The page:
What should my CTA be?
While your first instinct may be to encourage your visitors to “Buy Now,” that’s not really how the customer journey works. (Of course, there are some exceptions, depending on your business.)
Here are some recommendations for your website header CTA:
- invite people to learn more about a topic (link to a popular post, evergreen content, or Start Here page)
- ask them to call or contact you for a consult, quote, or more information (include form or link to a contact page)
- tell them where they can start (link to a Start Here page)
- offer a lead magnet (include a form or link to another page where they can get it)
- direct them to more info about your product or services
- ask them to sign up for email updates, alerts, special offers, insider info, etc.
You can also include a temporary CTA that you can replace or remove when necessary to promote your latest products, services, or content.
The typography you use for your header text should be simple and easy to read. This includes the text you use for page links in your menu (more on the menu later) and even your colors for that matter. Don’t use any fancy fonts. They may look pretty, but they can often be hard to read, and it’s not worth confusing or inconveniencing your visitors.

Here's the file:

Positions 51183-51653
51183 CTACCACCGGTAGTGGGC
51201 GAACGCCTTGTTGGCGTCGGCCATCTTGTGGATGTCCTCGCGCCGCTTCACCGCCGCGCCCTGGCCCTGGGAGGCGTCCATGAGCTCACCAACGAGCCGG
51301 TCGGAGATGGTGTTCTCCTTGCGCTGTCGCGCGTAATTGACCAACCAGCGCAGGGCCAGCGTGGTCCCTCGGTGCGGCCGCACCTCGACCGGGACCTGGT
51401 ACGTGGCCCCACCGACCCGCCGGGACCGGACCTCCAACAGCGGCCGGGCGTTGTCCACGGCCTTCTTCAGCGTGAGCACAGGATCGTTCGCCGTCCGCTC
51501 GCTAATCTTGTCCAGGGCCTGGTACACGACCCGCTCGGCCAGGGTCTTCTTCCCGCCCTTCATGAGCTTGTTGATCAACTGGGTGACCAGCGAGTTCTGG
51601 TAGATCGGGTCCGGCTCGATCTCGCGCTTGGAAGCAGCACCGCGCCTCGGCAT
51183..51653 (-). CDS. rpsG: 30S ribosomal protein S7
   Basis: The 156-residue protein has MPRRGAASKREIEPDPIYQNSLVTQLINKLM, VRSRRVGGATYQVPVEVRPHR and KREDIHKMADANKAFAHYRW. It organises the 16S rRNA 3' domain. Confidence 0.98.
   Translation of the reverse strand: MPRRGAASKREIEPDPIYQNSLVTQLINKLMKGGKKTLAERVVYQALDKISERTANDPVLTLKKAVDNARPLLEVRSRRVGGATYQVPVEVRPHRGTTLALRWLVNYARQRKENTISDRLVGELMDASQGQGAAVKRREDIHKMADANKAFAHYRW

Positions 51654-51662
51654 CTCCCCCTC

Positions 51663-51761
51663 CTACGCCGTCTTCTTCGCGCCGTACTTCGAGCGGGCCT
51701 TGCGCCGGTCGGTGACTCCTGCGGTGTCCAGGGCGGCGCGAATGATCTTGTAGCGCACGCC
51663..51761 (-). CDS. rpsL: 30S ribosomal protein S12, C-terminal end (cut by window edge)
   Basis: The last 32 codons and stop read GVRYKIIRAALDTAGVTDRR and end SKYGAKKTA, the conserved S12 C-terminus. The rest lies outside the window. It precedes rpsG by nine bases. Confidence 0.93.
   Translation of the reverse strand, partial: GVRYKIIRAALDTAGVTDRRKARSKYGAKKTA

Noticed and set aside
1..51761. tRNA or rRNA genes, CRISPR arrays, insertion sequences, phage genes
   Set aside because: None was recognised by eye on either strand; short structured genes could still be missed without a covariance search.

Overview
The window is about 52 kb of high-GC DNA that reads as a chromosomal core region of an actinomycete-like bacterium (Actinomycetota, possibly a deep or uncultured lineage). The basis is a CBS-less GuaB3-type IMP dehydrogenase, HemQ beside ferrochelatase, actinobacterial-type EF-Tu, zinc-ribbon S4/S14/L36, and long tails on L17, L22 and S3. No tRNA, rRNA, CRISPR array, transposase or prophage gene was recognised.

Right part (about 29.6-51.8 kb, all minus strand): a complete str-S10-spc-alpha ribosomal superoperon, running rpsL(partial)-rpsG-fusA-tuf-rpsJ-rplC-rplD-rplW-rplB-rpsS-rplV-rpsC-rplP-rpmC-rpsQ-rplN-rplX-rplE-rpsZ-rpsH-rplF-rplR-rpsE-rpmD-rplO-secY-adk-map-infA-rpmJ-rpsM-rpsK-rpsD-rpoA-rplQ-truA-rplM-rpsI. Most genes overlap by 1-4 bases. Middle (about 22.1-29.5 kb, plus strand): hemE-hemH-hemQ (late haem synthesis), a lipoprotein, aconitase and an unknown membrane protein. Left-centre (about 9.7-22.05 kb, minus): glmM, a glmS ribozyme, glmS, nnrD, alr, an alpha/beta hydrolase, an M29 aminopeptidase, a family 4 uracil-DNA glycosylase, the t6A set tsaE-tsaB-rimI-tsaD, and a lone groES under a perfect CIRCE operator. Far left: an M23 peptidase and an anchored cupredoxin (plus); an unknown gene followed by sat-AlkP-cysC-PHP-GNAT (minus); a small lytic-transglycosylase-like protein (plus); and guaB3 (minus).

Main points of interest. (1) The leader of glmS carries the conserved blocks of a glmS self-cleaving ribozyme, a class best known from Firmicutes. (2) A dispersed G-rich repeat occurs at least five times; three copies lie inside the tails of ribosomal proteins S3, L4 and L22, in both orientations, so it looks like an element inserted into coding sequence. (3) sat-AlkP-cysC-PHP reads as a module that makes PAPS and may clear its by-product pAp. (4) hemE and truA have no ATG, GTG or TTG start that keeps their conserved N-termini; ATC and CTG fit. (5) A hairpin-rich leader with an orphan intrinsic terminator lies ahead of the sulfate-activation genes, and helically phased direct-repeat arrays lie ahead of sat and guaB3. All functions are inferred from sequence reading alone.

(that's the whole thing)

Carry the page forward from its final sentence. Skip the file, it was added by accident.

In Mai Theme 2.0, easily set your body and heading typography with loads of Google font options. Here’s how to customize your site’s typography.
A really creative website header would feature a visually striking header image. Blog posts have feature images at the top because a visual element is more eye-catching than text alone.
For even more impact, you could use an extra large image on your homepage header. This style works best for creative niches—like design agencies or artists—or if you have gorgeous photos you want to showcase—photography, wedding, real estate, or portfolio sites.
Mai Themes with large header images:
But hold on! While you can definitely pick your Mai Theme based on its design, it’s also possible to create the large header you want with any Mai Theme (v2). That’s because the functionality is built right in.
When you purchase the Mai Theme, you get every one of our website templates and starter sites so you can pick and choose your favorite features and combine them to create a unique site you truly love.
When you set up your homepage cover block (the area where your hero image and CTA will live), all you need to do is adjust your spacing settings on the group block to make the image have a larger footprint. You can even throw an overlay on your image.
Here’s how to build a block-based homepage in Mai Theme 2.0 (focus on the beginning for header/cover block walk-through).
Instead of an image, you could opt for a solid background color in your header. A solid backgrounds or textual background images universally work well in page headers because there is nothing to get cut off. (Like in our aspect ratio post where our designer Sam loses her head.)
Page Headers (Single Page/Post)
As mentioned previously, your homepage will have CTA text and a button, whereas most of your other page headers (should you choose to use them) could be more simple.